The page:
Moral values that had for centuries kept the Roman army, and therefore the empire, together, fell apart towards the end of the Empire. Complacency and ill-discipline among the legions sowed the seeds for a lack of structure that ultimately weakened the Empire. What was once tight military might had become a bloated rabble ripe for the taking. Meanwhile, violent crimes made the streets of the larger cities unsafe, while such Emperors as Nero and Caligula became infamous for decadent parties that wasted the Empire's money.
Historians believe that sanitary conditions actually played a significant role. Many of the wealthy had water brought to their homes through lead pipes. This of course proved toxic and as a result, the death rate amongst the affluent was very high. Then there was the continuous bloodshed at the ever-popular Colosseum. The great many gladiator conflicts brought not only death and violence but also disease. It's also worth mentioning that alcohol use increased, adding to the general incompetence of the general public!
Most Romans were not rich. Rather, they lived in small smelly rooms in apartment houses with six or more stories called islands, with each island covering an entire city block. At one point in its history, there were 44,000 apartment houses within the city walls of Rome. These apartments were hot, dirty, crowed, and dangerous.
For the countless poor, this was their only option. They rented their homes from the wealthy few, but anyone who could not pay the rent was forced to move out and live on the crime-infested streets. Many could not afford even to live in these squalid conditions and over time, the rise of the homeless, combined with the appalling living conditions, caused the cities throughout the Roman Empire to decay.
It's important to remember that the trade which bound the Empire together was by and large agriculture. Over the years, however, farming became a dog eat dog industry. During the final years of the Empire, farming was done on large estates called latifundia. Those owned by the wealthier landowners survived as they were run using slave labour. As a result, any farmer who was actually paying their staff could not compete.
This highly competitive market not only undermined the average citizen farmer who relied on passing his values to his family, but also filled the cities with unemployed people. At one time, the Emperor was importing grain to feed more than 100,000 people in Rome alone. These people became a burden to the Empire, as well as contributing to an ever-increasing crime rate.
When it came to choosing a new Emperor, the Roman Empire never established a smooth and efficient system of election. The choice was always open to debate between the old Emperor, the Senate, the Praetorian Guard (the Emperor's private army) and the army.
Over time, the Praetorian Guard gained complete authority to choose who the new Emperor would be, who in turn rewarded the guard with even more powers. This continued until 186 CE when the practice of selling the throne to the highest bidder began. During the next 100 years, Rome had 37 different emperors - 25 of whom were removed from office by assassination. This ultimately undermined the stability and strength of the Empire as a whole.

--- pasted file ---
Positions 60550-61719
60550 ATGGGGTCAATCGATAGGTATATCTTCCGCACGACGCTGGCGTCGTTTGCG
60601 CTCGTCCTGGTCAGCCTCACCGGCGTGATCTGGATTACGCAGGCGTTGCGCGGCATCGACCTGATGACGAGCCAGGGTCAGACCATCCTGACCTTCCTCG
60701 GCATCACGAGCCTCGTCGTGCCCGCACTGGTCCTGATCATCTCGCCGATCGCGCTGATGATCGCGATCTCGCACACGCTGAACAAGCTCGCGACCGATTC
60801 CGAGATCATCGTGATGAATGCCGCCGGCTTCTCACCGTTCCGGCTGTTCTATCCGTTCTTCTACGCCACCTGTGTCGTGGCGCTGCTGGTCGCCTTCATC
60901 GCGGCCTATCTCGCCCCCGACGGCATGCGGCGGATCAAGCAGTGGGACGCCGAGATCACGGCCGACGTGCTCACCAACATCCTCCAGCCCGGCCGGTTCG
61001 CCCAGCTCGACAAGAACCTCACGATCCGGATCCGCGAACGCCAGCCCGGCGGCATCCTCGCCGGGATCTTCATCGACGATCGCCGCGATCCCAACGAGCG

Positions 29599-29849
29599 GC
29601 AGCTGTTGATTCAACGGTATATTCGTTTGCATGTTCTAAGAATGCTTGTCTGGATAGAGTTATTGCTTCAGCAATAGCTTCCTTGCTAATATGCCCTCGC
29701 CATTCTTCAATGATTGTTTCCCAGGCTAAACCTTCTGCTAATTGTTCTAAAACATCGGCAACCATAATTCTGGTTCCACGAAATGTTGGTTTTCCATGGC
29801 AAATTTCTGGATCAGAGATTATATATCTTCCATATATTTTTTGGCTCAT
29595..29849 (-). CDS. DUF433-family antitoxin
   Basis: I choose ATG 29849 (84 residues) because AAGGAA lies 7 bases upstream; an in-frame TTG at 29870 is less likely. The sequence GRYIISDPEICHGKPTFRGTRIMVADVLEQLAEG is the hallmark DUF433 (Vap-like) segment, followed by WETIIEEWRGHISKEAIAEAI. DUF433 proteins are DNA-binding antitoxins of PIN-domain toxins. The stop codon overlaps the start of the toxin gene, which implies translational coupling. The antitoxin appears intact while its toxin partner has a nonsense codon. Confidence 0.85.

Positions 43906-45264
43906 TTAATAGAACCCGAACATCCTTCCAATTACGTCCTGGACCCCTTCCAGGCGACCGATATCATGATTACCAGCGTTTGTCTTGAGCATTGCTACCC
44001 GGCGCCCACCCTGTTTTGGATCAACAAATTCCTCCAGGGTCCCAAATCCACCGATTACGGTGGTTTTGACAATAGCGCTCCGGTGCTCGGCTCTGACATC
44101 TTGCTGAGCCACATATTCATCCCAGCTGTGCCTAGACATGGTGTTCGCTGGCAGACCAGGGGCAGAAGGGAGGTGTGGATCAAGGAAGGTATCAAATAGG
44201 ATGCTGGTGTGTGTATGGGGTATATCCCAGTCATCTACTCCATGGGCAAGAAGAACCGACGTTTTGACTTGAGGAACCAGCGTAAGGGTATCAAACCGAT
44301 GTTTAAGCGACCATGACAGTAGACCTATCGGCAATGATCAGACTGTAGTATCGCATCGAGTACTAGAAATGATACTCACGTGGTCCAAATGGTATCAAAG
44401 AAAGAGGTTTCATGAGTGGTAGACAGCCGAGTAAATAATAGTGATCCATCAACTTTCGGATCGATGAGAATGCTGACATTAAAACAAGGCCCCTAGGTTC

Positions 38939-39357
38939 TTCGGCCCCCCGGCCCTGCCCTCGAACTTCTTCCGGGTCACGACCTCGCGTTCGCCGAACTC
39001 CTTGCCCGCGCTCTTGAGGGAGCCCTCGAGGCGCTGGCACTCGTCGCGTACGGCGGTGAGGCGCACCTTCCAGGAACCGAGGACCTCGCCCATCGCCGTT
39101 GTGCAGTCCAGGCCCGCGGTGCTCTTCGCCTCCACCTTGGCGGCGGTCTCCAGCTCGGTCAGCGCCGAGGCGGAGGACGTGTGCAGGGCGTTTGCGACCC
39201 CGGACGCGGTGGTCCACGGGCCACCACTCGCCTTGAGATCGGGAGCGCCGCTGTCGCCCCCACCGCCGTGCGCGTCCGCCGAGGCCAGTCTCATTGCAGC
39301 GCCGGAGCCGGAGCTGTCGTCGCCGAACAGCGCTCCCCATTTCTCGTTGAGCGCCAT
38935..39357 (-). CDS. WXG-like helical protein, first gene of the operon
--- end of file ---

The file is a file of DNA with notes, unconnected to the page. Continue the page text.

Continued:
During the last 400 years of the Empire, the scientific achievements of the Romans were limited almost entirely to engineering and the organisation of public services. Basically they were so busy trying to maintain the welfare of their sprawling, bloated population that they didn't try to keep on top of what was going on around them. More specifically, Rome had stopped conquering other civilisations and adapting their technology, and was actually losing territory it could no longer maintain. As a result, the Empire became an easy target to potential enemies.
Maintaining an army to defend the borders of the Empire from barbarian attacks was becoming far too expensive. This strain on the Roman economy led to many other areas being under-financed, such as providing public housing and maintaining quality roads and aqueducts. Everyday Romans thus lost their desire to defend the Empire. The Empire had also begun to hire soldiers recruited from the unemployed city mobs, leading to an army that was unreliable, potentially treacherous and very, very expensive.
Many historians have argued that the massive cultural shift from paganism to Christianity was the final nail in the coffin for the Roman Empire. By adopting a belief in salvation through Jesus, the Roman culture as a whole became less interested in the here and now, and more concerned with the spiritual rewards in heaven.
Christianity also preached pacifism and turning the other cheek, resulting in a less aggressive attitude to potential enemies such as the Germanic armies from the north. In the third century CE, Germanic forces began to overtake Roman lands in Greece and Gaul. In 476 CE, the Germanic general Odoacer overthrew the last of the Roman Emperors, Augustulus Romulus, and the once proud Roman Empire in Western Europe soon crumbled into dust.